9 Important Tips Everyone Wearing Contacts Should Know
Did you know that an estimated 45 million people in the United States wear contact lenses?
Soft contact lenses were introduced in 1971, and now 90% of people wearing contacts use them. These are easier to adjust to than their rigid gas permeable (RGP) counterparts.
But that doesn't mean the transition is perfect. There is still the potential for eye infections and irritation with soft lenses as with the RGP ones.
And since a whopping 40-90% of wearers take shortcuts and don't properly care for their lenses — the odds are high that issues will arise. Almost all contact lens wearers report having at least one issue with their lenses or eyes.
Are you one of the many wearing contacts today? Then let's make the process as easy as possible. Here are nine tips to keep your vision clear and comfortable.
1. Clean, Dry Hands Are Key
This rule is #1 for a reason. It is by far one of the most important steps to a stress-free experience.
Putting your contacts in? Or taking them out? Hygiene always matters.
Clean, dry hands are super important for avoiding infection and other problems. No matter how tired you are at night - wash your hands before removing contacts.
A hand soap without noticeable smell is best; since some of the additives that create the scent may transfer to the eye. And when you're done, dry your hands with a towel. Contacts love sticking to wet hands!
Changing out the solution in your lens case? Wash your hands before this process, too.
2. Follow Respective Time Rules
Are you wearing disposable lenses? Do they allow for overnight wear? Do you prefer weeklies or monthlies?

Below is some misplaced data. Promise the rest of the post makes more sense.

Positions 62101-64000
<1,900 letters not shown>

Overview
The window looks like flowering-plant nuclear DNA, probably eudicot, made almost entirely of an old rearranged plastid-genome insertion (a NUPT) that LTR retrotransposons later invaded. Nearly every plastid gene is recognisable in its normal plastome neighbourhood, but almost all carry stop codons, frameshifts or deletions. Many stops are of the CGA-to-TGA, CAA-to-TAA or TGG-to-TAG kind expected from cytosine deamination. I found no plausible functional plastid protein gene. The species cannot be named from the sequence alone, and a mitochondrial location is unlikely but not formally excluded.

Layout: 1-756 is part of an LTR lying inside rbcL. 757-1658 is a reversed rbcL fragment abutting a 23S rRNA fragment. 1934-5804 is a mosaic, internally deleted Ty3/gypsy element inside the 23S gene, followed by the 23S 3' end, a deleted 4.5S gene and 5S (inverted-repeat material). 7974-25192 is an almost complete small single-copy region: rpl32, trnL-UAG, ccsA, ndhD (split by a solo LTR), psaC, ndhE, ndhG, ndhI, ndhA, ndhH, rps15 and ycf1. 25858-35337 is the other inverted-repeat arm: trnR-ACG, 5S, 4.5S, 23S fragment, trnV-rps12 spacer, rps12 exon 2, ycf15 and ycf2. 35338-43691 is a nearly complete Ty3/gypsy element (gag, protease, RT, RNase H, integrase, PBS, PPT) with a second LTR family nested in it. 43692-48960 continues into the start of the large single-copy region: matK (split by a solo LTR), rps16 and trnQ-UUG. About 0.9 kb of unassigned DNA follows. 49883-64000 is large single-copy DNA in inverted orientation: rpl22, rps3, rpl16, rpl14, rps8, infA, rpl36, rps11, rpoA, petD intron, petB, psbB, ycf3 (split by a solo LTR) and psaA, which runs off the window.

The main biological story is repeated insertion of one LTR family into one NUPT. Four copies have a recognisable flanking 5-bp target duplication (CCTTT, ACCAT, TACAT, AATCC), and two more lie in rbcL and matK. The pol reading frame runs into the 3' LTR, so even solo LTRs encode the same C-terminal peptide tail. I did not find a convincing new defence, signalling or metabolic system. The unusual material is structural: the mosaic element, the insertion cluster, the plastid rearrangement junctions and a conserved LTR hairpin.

Whatever lens style you choose, follow the respective time rules of each. If you're wearing a disposable lens, keep in mind that it's disposable for a reason. The FDA considers these one-time-use lenses.
Continued use of a throwaway lens leaves room for infection and irritation.
Extended wear options are available. These can last anywhere from one to six nights, all the way to 30 days. If you have a problem replacing your lenses every day, you may need to consider an extended style.
Remember the rigid gas permeable lenses we mentioned? RGPs, although harder to adjust to, last longer than their soft counterparts.
3. Start With the Same Eye (Every Time)
What's the best way to avoid mixing up your right/left prescriptions? By inserting your contacts the same way every time. If it feels natural to begin with your right eye, do the same thing tomorrow. And the day after that, and the day after that...
This is the best tip for avoiding a mix-up. A contact in the wrong eye could cause headaches, impaired vision, discomfort, etc.
4. Rinse the Lens Before Using
Yes — even after washing and drying your hands — you still need to rinse the lens before putting it in your eye. This is a sure way to keep your lens free of debris and bacteria.
Once your hands are clean, place the lens in the palm of your hand. Rinse it with a cleaning solution. Then place it on your extended, clean index finger. Voila!